27 April 2010


Ok, let me set the scene... The sense of smell is closely tied to memory and emotion - Its a powerful way to reinforce ideas.  So its not such a crazy idea then that at the Headspace symposium; architects, scientists and artists fervently discuss the real impact of scent.
But its maps that we're interested in here, and fortunately for us there are a few sites around the world that are already spatially collating olfactory observations. For example, the Great British smell map or Olfactory Factory use Google Maps to pinpoint the locations of many wacky smells such as vomit, feet, clean air or goat.

All this may seem interesting but 'are they really smell maps?' I hear you ask.
'Dont they still just operate in a visual way?'
Enough of the questions already because Digiscents have invented iSmell, a prototype USB device that plugs into your computer and emits certain smells depending on what you're looking at. So now, our simple geotagged scents literally begin to stink.

In 1999 Wired Magazine's review of the device stated that "if this technology takes off, it's gonna launch the next Web revolution"  Sadly though, it didn't, and in 2001 DigiScents went bankrupt.

However, their dream endures, in me, and now... in you!

In the meantime though perhaps you can imagine enjoying the sensory overload of this bee's wax map

Smell ya later!

20 April 2010


For far too long now we mappy people have been obsessed with the visual realm, but maps can definitely touch us in many other (appropriate) ways.  Why not touch them back?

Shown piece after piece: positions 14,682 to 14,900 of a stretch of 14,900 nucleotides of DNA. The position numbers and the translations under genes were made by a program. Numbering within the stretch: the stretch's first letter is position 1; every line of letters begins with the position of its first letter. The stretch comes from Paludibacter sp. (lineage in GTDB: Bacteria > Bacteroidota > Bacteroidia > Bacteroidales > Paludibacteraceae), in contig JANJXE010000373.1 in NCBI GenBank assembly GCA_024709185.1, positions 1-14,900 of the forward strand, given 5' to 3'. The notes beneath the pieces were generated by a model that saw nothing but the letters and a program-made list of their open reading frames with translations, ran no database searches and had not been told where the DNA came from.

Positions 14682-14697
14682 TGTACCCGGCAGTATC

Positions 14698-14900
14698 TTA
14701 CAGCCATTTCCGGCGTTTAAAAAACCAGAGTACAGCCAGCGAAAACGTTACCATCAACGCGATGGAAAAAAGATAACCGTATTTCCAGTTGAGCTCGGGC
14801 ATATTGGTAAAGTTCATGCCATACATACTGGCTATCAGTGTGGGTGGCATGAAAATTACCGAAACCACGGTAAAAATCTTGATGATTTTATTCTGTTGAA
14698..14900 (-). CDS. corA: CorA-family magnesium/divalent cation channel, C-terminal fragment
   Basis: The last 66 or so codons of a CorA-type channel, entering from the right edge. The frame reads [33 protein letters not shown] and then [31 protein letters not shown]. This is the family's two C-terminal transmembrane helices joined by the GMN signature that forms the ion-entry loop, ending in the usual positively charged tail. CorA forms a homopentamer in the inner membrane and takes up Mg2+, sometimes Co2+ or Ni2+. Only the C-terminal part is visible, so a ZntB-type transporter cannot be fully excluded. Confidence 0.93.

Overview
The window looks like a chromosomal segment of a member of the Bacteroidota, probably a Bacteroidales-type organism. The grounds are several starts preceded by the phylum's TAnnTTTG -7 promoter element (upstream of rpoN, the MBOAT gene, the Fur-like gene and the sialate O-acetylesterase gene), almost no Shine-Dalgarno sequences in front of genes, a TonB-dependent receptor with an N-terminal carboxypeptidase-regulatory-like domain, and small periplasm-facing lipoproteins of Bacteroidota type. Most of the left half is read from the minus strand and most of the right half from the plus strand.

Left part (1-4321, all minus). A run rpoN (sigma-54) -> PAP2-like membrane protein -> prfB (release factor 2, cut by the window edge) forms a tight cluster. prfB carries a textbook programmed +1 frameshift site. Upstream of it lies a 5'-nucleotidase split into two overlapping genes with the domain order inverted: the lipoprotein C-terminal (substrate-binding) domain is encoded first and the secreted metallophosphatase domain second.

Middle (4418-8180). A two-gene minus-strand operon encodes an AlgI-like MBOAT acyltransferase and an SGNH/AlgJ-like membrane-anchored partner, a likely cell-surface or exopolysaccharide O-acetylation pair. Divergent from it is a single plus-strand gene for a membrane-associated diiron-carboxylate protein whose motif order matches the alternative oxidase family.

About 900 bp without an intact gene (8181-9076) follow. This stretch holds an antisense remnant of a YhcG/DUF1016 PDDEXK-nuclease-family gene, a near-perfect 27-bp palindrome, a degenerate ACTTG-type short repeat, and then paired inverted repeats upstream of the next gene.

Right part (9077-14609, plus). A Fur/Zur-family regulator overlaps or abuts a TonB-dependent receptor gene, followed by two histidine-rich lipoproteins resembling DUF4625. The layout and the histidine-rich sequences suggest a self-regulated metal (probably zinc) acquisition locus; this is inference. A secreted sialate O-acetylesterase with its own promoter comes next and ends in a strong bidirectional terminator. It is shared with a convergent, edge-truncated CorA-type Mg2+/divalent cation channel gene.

Braille maps for instance are so important to the everyday life of blind people. Thats right, Braille maps.  Have a Listen as to why.
If you're still really interested, maybe visit this list.

But the real show stopper, in my opinion, is this portable tactile GPS unit

'Fantastic new and improved idea' I hear you exclaim?! Hardly! Ancient peoples have long been mapping their world in a less visual orientated way.  For example, there are these rad Inuit tactile/night maps of coastlines.
And in honour of our current Icelandic volcanic situation, check out artist Shannon Rankin's eruptive maps

13 April 2010


What does the internet look like? You tell me by choosing from any of the of the fun little maps that people have in their heads when they enter in to, and return out of, the intangible ether that is.. the internet (dom dom domm).
If you want, you too can take part in this collabrative effort, which I guess can only be described as 'folk cartography'.  Folkin' cartography, folk yeah!!!  Or, if you prefer your mapping musings of the slightly more quantitative kind, The Opte Project may appeal to you! Either way though, the internet still ends up looking like its formed by a bunch of hippy design school kids on acid.

PS I also like some of the definitions described by urban dictionary.com.  ie the internet is "A vast tundra of knowledge, now corrupted and slowly imploding on itself."

06 April 2010


I'm not sure why I find this week's entry so fun - I guess there is a sort of youthful exuberance about the way in which these maps overlay the Terra Firma that they were created from - almost like a child dressing up in their parents' clothes. Hopefully, you too, can find some mapping merriment in Laurens Van Wieringen's foam-bar map or Seyed Alavi's woolen 'flying-carpet' map.